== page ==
The reasons that drive Pence’s policy against dining with women (the natural human desire for intimacy with another person) are part of what has led the Supreme Court to recognize a constitutional right to contraception, a constitutional right for adults to engage in consensual sex, and a constitutional right to marriage. As the Court has explained, “sexuality finds overt expression in intimate conduct with another person,” and the resulting intimacy is “one element in a personal bond that is more enduring.” Or, put another way, because individuals have a constitutional right “to engage in intimate association,” their exercise of that right must be “free from unwarranted governmental intrusion into matters so fundamentally affecting a person as the decision whether to bear or beget a child.”
In plain English: Humans have sex, and adults have a constitutional right to be sexually intimate with another consenting adult. Therefore, the state cannot condition adults’ decision to have sex on their willingness to have a child. A state can’t force you to have a child if you choose to have sex; it can’t make your choice to be intimate with another person carry with it the consequence of bearing a child.
That is obviously not the inference that Pence has drawn from his apparent recognition that human beings experience sexual attraction. Rather, Pence believes that if you act on those feelings (perhaps because you were silly enough to allow yourself to dine with someone of the opposite sex), then you have to accept the possibility that you will have a child. Because in Pence’s world, it is okay for states to limit your ability to prevent a pregnancy when you act on your reasonable, natural, ever-present sexual urges; and it is okay for states to deny you the ability to terminate a pregnancy when you act on those reasonable, natural, ever-present urges. Pence’s vote will substantially reduce the availability of means to prevent or end a pregnancy. And without the means to prevent or end a pregnancy, sexual intimacy is inextricably yoked to having a child.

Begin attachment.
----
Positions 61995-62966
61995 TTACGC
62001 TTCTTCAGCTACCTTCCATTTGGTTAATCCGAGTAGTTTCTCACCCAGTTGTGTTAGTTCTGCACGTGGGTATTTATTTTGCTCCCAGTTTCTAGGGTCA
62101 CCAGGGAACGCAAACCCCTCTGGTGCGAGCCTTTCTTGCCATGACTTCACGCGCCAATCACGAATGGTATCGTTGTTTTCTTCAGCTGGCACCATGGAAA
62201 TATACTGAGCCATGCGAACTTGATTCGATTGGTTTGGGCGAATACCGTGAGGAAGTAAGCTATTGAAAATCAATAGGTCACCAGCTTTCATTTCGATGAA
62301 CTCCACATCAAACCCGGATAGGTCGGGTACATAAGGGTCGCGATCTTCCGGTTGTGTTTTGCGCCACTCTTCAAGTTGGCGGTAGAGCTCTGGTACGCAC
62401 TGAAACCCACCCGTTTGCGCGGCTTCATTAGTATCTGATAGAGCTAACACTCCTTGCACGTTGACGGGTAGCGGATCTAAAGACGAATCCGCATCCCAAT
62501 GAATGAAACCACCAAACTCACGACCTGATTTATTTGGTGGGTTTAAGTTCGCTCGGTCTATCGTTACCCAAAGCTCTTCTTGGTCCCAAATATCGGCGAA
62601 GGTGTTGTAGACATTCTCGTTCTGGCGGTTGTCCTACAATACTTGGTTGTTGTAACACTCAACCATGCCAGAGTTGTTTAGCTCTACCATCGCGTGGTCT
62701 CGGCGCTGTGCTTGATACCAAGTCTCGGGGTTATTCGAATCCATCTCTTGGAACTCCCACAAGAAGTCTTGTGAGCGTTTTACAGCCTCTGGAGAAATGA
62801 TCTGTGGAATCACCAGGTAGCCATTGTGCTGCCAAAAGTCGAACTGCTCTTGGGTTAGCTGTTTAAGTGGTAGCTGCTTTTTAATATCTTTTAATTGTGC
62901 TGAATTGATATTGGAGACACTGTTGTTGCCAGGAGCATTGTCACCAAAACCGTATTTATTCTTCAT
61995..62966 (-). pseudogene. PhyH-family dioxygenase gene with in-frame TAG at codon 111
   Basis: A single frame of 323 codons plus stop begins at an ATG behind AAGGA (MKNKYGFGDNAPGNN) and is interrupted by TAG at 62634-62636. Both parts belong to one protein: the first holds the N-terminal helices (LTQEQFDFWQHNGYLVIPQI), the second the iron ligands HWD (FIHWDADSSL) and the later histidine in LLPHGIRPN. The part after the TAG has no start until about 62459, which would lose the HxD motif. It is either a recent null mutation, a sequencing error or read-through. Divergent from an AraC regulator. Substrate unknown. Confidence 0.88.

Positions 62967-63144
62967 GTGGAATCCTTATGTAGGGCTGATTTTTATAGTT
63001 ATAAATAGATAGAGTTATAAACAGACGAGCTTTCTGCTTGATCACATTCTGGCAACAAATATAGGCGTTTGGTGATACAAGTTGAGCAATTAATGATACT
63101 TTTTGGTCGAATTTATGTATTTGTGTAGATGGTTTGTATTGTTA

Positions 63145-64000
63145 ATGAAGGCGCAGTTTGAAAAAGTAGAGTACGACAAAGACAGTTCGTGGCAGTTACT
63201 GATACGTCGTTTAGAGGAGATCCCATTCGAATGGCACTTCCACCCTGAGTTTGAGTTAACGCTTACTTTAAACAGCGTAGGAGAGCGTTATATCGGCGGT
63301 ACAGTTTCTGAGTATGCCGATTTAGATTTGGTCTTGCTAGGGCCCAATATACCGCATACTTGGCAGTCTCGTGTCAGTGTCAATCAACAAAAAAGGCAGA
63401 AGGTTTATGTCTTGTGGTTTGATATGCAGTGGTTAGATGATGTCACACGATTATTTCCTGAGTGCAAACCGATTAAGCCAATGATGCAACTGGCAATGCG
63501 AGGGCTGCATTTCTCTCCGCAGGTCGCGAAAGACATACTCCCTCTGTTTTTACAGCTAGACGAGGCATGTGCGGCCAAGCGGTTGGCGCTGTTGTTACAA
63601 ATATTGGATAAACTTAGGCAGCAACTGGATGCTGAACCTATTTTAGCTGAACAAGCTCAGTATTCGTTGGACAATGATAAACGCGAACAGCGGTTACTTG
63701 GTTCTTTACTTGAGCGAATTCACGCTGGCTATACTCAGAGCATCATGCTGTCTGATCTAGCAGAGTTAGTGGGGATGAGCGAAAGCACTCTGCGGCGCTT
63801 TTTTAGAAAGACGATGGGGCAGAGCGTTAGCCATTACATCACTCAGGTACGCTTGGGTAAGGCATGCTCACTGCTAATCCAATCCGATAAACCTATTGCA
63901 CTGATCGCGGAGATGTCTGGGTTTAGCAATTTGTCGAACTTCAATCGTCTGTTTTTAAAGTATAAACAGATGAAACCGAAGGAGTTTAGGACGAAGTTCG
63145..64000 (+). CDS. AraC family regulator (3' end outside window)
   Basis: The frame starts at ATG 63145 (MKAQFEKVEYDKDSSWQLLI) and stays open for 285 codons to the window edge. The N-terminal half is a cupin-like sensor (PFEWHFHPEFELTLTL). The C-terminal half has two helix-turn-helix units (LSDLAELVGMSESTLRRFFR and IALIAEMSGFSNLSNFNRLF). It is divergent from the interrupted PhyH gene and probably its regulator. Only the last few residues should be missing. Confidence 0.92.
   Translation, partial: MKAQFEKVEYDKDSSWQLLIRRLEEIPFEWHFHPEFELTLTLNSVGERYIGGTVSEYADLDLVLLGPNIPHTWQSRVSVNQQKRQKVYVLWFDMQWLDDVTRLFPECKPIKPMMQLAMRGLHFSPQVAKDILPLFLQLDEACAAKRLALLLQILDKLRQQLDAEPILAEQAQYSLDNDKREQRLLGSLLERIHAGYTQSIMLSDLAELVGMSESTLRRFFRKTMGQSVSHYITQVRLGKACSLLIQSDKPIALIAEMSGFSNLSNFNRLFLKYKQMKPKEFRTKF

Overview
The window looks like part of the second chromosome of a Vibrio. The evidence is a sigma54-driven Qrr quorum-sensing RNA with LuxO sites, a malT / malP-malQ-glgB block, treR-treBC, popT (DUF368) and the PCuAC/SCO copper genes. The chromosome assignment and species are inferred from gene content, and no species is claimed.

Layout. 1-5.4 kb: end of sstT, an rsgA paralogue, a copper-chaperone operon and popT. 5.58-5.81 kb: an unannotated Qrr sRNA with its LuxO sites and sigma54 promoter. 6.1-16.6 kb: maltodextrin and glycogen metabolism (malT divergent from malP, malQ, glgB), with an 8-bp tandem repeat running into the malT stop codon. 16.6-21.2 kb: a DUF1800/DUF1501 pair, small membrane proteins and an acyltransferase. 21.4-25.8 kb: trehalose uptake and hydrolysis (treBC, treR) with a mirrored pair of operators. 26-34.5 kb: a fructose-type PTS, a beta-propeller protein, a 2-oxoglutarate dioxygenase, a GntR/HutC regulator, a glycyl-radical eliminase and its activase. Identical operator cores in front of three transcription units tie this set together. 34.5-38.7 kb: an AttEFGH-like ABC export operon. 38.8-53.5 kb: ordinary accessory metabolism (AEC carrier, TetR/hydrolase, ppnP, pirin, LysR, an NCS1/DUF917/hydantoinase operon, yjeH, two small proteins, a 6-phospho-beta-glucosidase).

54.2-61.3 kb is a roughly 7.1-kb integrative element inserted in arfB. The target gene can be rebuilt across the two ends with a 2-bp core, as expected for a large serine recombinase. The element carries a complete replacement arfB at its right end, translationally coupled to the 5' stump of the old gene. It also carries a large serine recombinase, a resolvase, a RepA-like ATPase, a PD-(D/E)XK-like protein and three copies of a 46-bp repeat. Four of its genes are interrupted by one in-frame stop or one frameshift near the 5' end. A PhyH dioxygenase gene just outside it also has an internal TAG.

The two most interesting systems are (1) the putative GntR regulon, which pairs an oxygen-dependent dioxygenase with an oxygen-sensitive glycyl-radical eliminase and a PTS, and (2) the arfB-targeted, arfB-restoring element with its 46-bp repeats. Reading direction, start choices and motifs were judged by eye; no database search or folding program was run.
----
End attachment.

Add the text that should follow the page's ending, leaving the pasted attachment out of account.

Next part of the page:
At least for women it is. It feels pedantic to say that the policy Pence has chosen to support will have different (and more significant) consequences for women than for men. But it does, and Pence’s positions underscore the concerns about inequality that motivate a lot of the support for family-planning and reproductive health services. When men have sex, and act on the sexual desires and sexual attraction that Pence realizes they have, men don’t undertake the risk of “bear[ing] … a child.” A man may beget a child, but he will not experience all that carrying and bearing a child entails. A woman will. If you think that bearing a child just means a pleasant, easy, and wondrous nine months with no other consequences within or beyond those nine months, I’d encourage you to read some more on the topic. The important point, however, is that denying access to contraception and reproductive health services results in a basic inequality—it creates a disparity in the kinds of consequences that men and women face when they have sex.
The next four years look pretty bleak for reproductive justice. That’s partially because there’s a man in the White House who refuses to meet with women alone. But it's also because of something that Pence's policy reveals to be a deeper problem with this administration: When someone such as the Vice President views all women as either mother/daughter saints or potential sex objects, that's also how that person may treat all women, and thus will force them to choose between having a child or abstaining from sex entirely (perhaps by avoiding men altogether).
Writing in Frontiero v. Richardson, a case argued by Justice Ginsburg, Justice Brennan wrote: “Traditionally, [sex] discrimination was rationalized by an attitude of ‘romantic paternalism’ which, in practical effect, put women, not on a pedestal, but in a cage.” That was 1973 (the year Roe v. Wade was decided). It's 2017, and we are still waiting to be free.